The U.S. Bureau of Labor Statistics indicates that nursing aides and healthcare support occupation jobs will increase in number by roughly 20% to 34% in the next ten years. This makes it clear that working as a CNA in New York is a “sure thing” in terms of employment opportunities. Let’s look at the ways you might work in this industry after taking CNA classes in New York.
Clearly, the only challenge is finding the most appropriate CNA or nursing job in New York for your professional needs, skills, or wishes. The first thing to do is to do an online search using the most common “portals”, such as CNAJobsAmerica.com.
These sites give you an immediate view of the current job market in the city and its surrounding areas. You can also do a broader search using standard search engines for employment such as Indeed.com or Monster.com.
We would also suggest that you consider using staffing solutions that place an emphasis on filling New York area medical facilities with trained and certified CNA and nursing related staff. These would include:
Remember that you will have to demonstrate training and licensing if you are to work as a CNA or other similar medical support professional.
The job description for the CNA in New York indicates that this is a career in which you provide basic patient care under the direction of a nursing staff. You will feed, bathe, dress, groom, and move patients. You will also change linens and handle a few other similar tasks. All of these duties require that you are licensed by the New York State Department of Health.
To obtain licensing you have to pass a NY State prescribed CNA course from an accredited institution, and then you must pass the State Certification Exam. The average amount of time required for training is between 130 and 160 hours. Most students spend a portion of their time in the classroom, and the remainder is dedicated to clinical or “hands on” learning in a health care facility.
Though this approach is similar to the methods used in other states, your CNA licensing in New York applies only to New York State. If you wish to take the career outside of the state, you would then be required to pass the appropriate exams for that region, etc.
The need for CNAs is quite high in New York and there are ways of obtaining training for free from the New York State Department of Labor (via its Workforce New York program), but the following centers are among the most frequently chosen:
- City College of New York Continuing & Professional Studies – this is a 130 hour program and one of the most affordable.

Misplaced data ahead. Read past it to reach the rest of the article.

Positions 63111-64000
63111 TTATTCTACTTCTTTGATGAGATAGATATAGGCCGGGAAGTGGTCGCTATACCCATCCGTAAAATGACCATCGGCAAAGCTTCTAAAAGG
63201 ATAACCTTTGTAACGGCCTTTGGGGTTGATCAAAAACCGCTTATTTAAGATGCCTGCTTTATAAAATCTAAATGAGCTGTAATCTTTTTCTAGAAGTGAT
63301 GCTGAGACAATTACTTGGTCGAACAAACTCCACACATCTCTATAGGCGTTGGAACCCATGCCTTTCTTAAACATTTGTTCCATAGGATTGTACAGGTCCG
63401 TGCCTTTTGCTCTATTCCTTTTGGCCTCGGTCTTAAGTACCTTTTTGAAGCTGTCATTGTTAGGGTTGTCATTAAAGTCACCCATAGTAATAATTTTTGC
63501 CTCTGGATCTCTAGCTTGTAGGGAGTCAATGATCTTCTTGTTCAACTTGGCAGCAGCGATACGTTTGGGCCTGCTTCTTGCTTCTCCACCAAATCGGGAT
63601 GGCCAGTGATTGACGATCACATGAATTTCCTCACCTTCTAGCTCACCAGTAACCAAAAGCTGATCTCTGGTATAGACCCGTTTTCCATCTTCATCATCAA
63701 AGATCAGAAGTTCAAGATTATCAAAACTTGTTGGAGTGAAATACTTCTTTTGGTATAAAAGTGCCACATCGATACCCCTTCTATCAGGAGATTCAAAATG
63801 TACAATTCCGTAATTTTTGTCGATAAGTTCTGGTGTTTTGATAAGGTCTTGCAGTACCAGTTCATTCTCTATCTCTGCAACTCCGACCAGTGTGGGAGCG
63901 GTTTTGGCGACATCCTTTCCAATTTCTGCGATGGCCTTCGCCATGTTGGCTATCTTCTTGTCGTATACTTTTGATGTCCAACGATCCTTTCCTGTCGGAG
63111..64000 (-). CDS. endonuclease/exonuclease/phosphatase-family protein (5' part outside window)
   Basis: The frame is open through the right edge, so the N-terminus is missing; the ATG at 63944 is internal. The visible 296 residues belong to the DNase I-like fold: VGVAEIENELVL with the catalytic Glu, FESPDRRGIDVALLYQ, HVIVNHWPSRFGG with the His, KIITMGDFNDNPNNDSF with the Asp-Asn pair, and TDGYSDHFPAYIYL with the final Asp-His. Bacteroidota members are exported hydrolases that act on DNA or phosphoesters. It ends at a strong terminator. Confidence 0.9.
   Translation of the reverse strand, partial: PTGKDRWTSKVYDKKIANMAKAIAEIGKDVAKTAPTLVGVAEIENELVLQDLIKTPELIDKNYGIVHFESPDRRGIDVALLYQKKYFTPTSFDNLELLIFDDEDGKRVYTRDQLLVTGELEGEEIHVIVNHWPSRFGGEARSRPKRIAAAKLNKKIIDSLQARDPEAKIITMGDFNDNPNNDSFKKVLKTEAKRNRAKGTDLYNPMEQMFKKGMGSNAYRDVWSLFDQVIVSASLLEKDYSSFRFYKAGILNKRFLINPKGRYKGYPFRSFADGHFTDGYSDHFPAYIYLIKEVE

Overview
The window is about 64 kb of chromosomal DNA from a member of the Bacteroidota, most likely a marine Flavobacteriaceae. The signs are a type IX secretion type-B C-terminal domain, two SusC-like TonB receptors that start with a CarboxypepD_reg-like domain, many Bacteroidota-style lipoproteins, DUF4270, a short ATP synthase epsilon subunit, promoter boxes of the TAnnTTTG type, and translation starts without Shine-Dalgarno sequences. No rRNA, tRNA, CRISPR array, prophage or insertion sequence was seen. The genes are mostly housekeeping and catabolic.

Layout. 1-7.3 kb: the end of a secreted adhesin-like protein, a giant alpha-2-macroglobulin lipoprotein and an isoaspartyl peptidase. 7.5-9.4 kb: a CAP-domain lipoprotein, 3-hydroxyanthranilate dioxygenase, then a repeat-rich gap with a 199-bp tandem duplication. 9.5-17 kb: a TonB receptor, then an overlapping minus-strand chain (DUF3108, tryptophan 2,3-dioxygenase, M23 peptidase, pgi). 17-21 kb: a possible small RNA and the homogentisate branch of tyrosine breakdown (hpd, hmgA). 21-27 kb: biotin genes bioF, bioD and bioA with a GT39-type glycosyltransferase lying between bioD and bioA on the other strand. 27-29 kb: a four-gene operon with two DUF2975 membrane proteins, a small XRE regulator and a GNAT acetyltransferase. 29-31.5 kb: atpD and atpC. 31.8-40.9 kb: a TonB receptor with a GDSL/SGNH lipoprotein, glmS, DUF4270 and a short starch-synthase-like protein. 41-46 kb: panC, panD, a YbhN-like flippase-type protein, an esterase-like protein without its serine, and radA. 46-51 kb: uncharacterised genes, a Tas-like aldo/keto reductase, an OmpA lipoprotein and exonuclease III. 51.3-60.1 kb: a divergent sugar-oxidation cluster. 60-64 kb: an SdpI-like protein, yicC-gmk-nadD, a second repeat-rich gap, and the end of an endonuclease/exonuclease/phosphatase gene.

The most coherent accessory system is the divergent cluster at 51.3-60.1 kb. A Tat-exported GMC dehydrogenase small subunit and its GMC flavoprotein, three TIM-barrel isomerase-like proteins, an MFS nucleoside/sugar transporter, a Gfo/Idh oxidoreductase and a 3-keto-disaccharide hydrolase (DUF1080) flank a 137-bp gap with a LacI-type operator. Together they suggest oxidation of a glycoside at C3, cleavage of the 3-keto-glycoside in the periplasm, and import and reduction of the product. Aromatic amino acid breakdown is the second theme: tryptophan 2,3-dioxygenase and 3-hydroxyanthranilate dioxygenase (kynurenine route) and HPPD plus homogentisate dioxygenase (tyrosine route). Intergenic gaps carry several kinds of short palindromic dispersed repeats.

You can also visit the NYSED.gov website Office of Professions to find out about all of the approved New York State Nursing Programs for CNAs.
With roughly 184 hospitals in the New York and NY Metro area, plus 42 nursing homes in Kings County (which contains the Bronx, Manhattan, Queens, Brooklyn and Staten Island), you have a lot of employment opportunities. We suggest that you consider the following hospitals in the metro area:
- New York Presbyterian University Hospital of Columbia in Cornell – as the #1 ranked facility in New York it is likely to have a lot of need for CNAs.
- NYU Langone Medical Center – ranked nationally as the 13th best for specialty healthcare in the nation, it too will have many demands for CNAs.
- Mount Sinai Medical Center – as the third best hospital in the city this is a good spot for CNA and nursing work.
Keep in mind that the largest measured growth sectors in New York in the past decade included health services. This means that it is possible to find work quite easily as a home healthcare or personal care provider, but salary will not be as significant.
Pay within the nursing industry varies considerably. The median annual Certified Nursing Assistant salary in New York, NY is $39,050, as of August 18, 2020, with a range usually between $32,440-$46,826 not including bonus and benefit information and other factors that impact base pay (Salary.com).
Though you spend a short amount of time training to become a CNA, you will cover the following subjects:
- Anatomy & Physiology
- Basic Nursing Skills
- Personal Care Skills
- Mental health and Social Service Needs
- Care of Cognitively Impaired Residents
- Basic Restorative Services
- Resident’s Rights
- Supervised Clinical Training with Nursing Home Residents
In addition to completing your CNA classes in New York, the Bureau of Labor Statistics indicates that the following qualities are essential to success as well: “Compassion…Patience…Speaking Skills” as these too will help you in your daily work.
- CNA Training Centers
- Street Address
- Phone Number
|City College of New York Continuing-Professional Studies
|160 Convent Ave
|Mandl School the College of Allied Health
|254 West 54th Street
|163 West 125th Street
|The Manhattan Institute
|255 Fifth Avenue